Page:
Shedding New Light On High-Altitude Adaptation Through The Genome Sequencing Of The Tibetan Antelope
Why Tibetan antelope can live at elevations of 4,000-5,000m on the Qinghai-Tibetan Plateau? In a collaborative research published in Nature Communications, investigators from Qinghai University, BGI, and other institutes provide evidence that some genetic factors may be associated with the species’ adaption to harsh highland environments. The data in this work will also provide implications for studying specific genetic mechanisms and the biology of other ruminant species.
The Tibetan antelope (Pantholops hodgsonii) is a native of the high mountain steppes and semi-desert areas of the Tibetan plateau. Interestingly, it is the only member of the genus Pantholops. Tibetan antelope is a medium sized antelope with the unique adaptations to against the harsh high-altitude climate. For non-native mammals such as humans, they may experience life-threatening acute mountain sickness when visiting high-altitude regions.
In this study, researchers suggest that Tibetan antelopes must have evolved exceptional mechanisms to adapt to this extremely inhospitable habitat. Using next-gen sequencing technology, they have decoded the genome of Tibetan antelope and studied the underlying genetic mechanism of high-altitude adaptations.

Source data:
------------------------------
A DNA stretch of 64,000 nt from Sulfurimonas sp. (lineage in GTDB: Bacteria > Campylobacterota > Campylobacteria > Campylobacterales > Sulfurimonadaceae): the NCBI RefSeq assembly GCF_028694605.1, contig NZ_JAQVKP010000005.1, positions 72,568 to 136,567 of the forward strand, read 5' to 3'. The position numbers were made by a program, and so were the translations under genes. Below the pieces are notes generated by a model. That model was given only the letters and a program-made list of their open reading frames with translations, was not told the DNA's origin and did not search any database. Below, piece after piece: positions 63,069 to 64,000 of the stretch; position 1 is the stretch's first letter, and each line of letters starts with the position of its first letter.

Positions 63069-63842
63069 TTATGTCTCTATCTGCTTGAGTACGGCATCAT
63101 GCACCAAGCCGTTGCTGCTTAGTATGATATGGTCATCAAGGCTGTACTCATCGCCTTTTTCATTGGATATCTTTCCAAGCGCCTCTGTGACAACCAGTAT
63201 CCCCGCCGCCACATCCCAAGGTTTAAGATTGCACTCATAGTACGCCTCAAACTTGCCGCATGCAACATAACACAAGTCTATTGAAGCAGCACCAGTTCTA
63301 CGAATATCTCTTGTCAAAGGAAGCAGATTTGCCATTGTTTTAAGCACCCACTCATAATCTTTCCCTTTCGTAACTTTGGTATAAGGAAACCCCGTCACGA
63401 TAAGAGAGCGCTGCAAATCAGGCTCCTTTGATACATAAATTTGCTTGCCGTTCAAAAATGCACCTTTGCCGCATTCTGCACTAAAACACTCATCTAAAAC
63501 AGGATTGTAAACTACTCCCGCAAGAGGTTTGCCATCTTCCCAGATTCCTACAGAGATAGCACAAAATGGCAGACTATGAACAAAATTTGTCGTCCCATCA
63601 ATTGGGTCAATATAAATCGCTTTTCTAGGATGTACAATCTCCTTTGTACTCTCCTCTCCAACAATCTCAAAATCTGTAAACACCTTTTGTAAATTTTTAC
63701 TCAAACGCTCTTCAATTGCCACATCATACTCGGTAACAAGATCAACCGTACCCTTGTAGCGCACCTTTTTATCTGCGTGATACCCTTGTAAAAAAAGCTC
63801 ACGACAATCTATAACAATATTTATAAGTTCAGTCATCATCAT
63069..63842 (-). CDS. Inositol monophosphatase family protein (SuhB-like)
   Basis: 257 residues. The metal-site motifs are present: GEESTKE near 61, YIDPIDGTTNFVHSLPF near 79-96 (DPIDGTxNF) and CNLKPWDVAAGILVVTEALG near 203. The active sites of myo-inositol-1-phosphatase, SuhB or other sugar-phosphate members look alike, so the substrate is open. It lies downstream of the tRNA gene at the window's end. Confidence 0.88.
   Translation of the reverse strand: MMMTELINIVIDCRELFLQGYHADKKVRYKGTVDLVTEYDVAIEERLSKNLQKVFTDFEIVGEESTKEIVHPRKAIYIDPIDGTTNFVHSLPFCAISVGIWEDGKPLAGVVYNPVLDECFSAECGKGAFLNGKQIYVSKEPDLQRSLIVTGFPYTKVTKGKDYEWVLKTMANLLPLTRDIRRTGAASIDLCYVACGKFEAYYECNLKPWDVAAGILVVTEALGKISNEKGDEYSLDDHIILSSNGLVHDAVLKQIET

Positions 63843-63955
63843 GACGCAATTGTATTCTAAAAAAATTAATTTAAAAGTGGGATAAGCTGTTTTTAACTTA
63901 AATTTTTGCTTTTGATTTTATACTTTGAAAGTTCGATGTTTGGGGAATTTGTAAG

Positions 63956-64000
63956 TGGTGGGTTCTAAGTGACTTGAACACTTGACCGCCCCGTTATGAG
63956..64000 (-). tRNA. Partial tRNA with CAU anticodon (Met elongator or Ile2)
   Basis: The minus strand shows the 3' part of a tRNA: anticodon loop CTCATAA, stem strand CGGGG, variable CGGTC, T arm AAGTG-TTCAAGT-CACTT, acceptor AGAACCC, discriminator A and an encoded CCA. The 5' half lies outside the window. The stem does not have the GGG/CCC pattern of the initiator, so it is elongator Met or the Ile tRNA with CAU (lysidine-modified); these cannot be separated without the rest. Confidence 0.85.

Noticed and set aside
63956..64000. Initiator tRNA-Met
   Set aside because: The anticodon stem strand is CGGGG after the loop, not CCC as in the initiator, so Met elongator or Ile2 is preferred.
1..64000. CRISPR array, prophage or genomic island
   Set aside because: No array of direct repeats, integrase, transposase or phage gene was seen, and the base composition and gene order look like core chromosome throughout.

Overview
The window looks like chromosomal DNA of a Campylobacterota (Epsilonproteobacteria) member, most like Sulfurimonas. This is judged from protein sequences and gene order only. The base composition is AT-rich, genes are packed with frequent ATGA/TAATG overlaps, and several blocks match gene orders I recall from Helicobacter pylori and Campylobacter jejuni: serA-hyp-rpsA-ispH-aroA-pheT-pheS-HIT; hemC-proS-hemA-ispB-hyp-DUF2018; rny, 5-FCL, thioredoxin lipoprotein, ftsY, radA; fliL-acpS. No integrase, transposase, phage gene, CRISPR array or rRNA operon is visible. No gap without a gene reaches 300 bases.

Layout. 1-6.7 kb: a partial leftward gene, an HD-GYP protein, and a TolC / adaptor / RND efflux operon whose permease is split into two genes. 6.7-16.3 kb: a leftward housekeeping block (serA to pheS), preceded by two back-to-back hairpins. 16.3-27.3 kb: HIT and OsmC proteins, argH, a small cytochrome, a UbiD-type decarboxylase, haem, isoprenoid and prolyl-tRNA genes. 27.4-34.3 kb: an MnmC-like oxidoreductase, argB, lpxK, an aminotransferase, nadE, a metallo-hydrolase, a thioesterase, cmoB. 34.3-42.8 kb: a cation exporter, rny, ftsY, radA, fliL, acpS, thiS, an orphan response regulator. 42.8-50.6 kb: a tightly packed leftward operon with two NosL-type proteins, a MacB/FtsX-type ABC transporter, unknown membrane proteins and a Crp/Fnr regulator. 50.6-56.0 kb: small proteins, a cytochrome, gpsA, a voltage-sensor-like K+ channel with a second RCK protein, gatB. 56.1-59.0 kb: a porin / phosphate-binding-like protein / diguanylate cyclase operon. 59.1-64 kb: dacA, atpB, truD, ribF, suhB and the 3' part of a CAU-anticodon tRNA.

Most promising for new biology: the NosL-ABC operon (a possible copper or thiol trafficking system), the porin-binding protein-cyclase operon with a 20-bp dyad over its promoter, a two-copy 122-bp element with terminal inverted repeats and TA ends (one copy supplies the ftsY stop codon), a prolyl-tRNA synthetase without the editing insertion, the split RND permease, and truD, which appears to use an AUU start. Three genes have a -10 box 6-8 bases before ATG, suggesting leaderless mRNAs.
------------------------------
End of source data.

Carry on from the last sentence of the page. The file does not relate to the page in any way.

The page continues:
Through the comparison between Tibetan antelope and other plain-dwelling mammals, researchers found the Tibetan antelope had the signals of adaptive evolution and gene-family expansion in genes associated with energy metabolism and oxygen transmission, indicating that gene categories involved in energy metabolism appear to have an important role for Tibetan antelope via efficiently providing energy in conditions of low partial pressure of oxygen (PO2).
Further research revealed that both the Tibetan antelope and the highland American pika have signals of positive selection for genes involved in DNA repair and the production of ATPase. Considering the exposure to high levels of ultraviolet radiation, positive selective genes related to DNA repair may be vital to protect the Tibetan antelope from it.
Qingle Cai, Project manager from BGI, said, “The completed genome sequence of the Tibetan antelope provides a more complete blueprint for researchers to study the genetic mechanisms of highland adaptation. This work may also open a new way to understand the adaptation of the low partial pressure of oxygen in human activities.”